Why Girona’s defensive shortcomings have put them out of contention for European spots – scout report
It has not even crossed the halfway mark and already La Liga fans are being treated to a few surprises this season. One of the biggest surprises is that the Madrid-based team with the best record at the moment is Rayo Vallecano.
Girona’s best-attacking stats in the top tier of Spanish football came back in the 2017/18 season, the first time the club saw promotion to La Liga.
In their first season, they scored almost 50 goals and conceded 59 which seems to be a decent run for the newcomers. Every club still dreams of finishing tenth in the highly competitive league just after getting promoted. Following their stint, their worst fear came the next season with the team scoring 37 goals, just ten more than the goals this season.
We now are in the midway of the league and Girona have already scored 27 goals which are close to the same number as 3rd-placed Sociedad, 4th-placed Atletico and equalling 5th-placed Rayo Vallecano.
Villareal has just scored 22 this season, 5 less than Girona’s, and sits in 6th place aiming to get some Europa League action. Thanks to their defending ideas, now they have a peek at the Champions League and will secure Europa at the minimum.
No team except Girona and Ernesto Valverde’s Athletic scored more goals than the league’s top six. Thanks to the former Barcelona man’s defensive strategies, they sit in 8th place, just three points behind Vallecano.
Girona’s stunning attacking plays have had much more effect on the fans but their defending has put them out of the top ten seats in the league, proving to be a misery despite credibility.
This tactical analysis will delve into Girona’s defending throughout this season after their promotion from La Liga 2. This analysis in the form of a scout report will look into Míchel’s defensive tactics which do not seem to work, given their incredible attacking ability.
Míchel’s ideal formation and defensive setup
Although he has attempted more than 10 different formations this season, Girona’s head coach has stuck mostly with the tried-and-tested 4-4-2. After doing the math, Míchel has played around 30% of his minutes with three at the back.
He favours a back-two system, but the vital role has stood out even with a single midfielder. It was unusual for there to be two pivots in front of the centre backs.
Despite the team’s formidable offensive prowess, mounting defensive troubles have been having a devastating effect on morale. Given their recent promotion, the sheer quantity of shots they’ve taken on goal is promising.
When defending within the other team’s half, their strategy incorporates a pressing formation. When compared to their half-of-the-field defence, their pressing has been excellent. The three-at-the-back configuration helps press since the wide full-backs are given a significant amount of responsibility.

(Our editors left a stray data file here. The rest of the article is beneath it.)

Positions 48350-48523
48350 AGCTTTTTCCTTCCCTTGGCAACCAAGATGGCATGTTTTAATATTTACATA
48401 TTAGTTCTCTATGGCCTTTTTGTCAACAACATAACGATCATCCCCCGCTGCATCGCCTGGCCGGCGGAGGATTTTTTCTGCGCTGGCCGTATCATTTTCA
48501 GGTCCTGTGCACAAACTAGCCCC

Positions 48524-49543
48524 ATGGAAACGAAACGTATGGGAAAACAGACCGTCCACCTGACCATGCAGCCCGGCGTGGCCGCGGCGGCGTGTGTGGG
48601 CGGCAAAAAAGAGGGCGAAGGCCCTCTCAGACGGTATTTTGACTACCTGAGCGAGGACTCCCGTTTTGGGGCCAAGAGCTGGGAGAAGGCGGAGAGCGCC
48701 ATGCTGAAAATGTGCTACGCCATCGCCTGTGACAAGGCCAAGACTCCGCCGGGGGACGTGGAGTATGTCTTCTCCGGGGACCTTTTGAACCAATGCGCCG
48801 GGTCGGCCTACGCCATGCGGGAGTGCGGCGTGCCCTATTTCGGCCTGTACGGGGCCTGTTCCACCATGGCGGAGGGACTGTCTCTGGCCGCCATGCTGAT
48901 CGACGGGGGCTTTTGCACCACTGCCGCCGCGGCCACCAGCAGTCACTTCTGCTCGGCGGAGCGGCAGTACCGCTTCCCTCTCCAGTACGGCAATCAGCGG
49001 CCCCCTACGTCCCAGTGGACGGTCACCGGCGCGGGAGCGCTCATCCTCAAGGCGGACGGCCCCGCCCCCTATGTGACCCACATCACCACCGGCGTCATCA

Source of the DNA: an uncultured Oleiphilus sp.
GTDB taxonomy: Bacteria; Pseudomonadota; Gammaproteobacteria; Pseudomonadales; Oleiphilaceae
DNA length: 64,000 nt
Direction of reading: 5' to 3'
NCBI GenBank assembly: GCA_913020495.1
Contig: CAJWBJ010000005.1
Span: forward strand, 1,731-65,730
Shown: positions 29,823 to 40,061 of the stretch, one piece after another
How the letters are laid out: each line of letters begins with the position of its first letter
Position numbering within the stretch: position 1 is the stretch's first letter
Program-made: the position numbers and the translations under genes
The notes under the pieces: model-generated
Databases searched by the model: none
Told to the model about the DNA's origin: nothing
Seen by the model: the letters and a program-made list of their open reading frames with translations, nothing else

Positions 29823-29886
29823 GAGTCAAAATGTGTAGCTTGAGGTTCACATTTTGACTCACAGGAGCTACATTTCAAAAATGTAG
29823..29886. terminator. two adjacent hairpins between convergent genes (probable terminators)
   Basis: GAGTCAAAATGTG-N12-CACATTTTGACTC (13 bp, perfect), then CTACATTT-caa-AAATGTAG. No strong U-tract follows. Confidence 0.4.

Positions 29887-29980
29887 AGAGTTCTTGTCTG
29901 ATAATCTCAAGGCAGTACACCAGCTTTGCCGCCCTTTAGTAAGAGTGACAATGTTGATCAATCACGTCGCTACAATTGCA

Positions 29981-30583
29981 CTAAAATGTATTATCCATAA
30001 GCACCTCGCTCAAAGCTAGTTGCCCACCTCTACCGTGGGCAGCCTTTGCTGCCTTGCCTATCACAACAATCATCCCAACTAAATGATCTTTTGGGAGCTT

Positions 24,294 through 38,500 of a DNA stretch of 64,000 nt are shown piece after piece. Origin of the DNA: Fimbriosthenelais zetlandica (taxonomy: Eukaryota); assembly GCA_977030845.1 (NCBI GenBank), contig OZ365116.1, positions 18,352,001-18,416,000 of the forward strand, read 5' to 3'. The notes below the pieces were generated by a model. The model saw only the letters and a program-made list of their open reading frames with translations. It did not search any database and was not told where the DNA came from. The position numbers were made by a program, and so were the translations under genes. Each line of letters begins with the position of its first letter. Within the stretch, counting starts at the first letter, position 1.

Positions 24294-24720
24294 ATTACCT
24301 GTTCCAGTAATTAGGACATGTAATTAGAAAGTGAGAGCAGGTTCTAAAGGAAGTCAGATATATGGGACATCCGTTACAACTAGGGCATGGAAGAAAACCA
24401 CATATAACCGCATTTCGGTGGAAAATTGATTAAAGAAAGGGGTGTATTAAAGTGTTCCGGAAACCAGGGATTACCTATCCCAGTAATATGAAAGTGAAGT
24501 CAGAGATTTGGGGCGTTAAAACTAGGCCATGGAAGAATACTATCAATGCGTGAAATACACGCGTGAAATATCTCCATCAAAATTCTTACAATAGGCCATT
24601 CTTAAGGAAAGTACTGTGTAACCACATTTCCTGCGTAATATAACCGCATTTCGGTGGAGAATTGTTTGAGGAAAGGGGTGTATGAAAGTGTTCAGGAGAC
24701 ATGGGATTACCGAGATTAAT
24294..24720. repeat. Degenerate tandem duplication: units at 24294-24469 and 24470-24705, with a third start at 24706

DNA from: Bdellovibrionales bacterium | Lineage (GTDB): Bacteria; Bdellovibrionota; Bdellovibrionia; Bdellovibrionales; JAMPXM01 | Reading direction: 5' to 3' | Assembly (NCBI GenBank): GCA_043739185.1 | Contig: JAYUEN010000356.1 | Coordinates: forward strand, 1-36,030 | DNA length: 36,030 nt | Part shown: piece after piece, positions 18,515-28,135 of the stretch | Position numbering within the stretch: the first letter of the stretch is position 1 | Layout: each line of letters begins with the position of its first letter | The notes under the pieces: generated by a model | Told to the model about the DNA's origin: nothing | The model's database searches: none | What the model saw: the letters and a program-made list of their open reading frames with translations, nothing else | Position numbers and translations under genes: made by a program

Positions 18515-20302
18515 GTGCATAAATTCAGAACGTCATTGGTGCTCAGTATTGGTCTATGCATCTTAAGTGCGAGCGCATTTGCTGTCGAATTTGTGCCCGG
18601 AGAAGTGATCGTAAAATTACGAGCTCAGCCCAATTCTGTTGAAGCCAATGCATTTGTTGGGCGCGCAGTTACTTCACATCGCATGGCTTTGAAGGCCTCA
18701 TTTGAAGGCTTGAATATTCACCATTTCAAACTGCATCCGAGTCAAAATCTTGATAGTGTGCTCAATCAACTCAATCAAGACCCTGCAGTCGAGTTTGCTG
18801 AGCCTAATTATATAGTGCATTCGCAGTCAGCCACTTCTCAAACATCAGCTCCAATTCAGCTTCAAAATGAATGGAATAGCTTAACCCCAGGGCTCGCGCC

Here we’ll examine Girona’s post-promotion, top-tier survival efforts. They haven’t played enough games to be demoted, but they show promise as a rising team that might challenge for a playoff spot.
How their build-up adds to their goal-conceding
The current deficit that Girona must overcome may be traced back to their inability to keep possession of the ball within their half. Girona’s hopes and ambitions have been shattered in part due to carelessness and ignorance. We’ll examine all the situations in which build-up had a direct role in adding to Girona’s defensive woes.
Míchel likes to have a defence with three central defenders, which reduces the attacking force by one man. As a result of relying on one pivot and two wide full-backs, they opened themselves up to a lot of trouble.
Against a red-hot Vallecano side, right defender Arnau Martínez misplaces the ball and can’t find the unmarked and green-coloured pivot. On the diagram, the green arrow indicates the correct pass to make, while the red arrow shows the incorrect pass that was originally made.
Their expected goals rank fifth in the league, only behind Villareal, yet they’ve been the most generous when giving up goals. Having let up 31 goals, they are also the fifth in the goal-conceded standings, one spot below Cadiz.
It’s not simply poor defensive play during direct attacks or counterattacks that has led to goals being allowed. They steal the ball and quickly begin attacking Girona.
Everything went well except for that one detail this time. Within the initial wave of pressure, the right back spots the pivot within the triangle. However, the black-coloured pass proved harsh on the under-pressure pivot.
The squad took the first step towards a solid foundation as they started building up. The pivot attempted to get control of the speedy, bouncy ball but failed as the three men rushed over after the bad initial touch. Due to the aforementioned, they conceded after scoring three goals this time.
A goal was scored from a terrible ball delivered by ex-Tottenham Hotspur player Paulo Gazzaniga in one of the friendlies played during the World Cup break.
Girona’s plan to pass and escape the press must be well-formed and conditioned. The goalkeeper, oblivious to the open number twelve, delivers a terrible ball to the player within the four-player area.
Dismissals and inefficient passing through the opponent’s press have contributed to several of Girona’s goals allowed. It’s as if they want to watch the other team score with the balls they throw away. They’ve let up a lot of goals due to the rapid transitions in which they lose the ball and chase for it.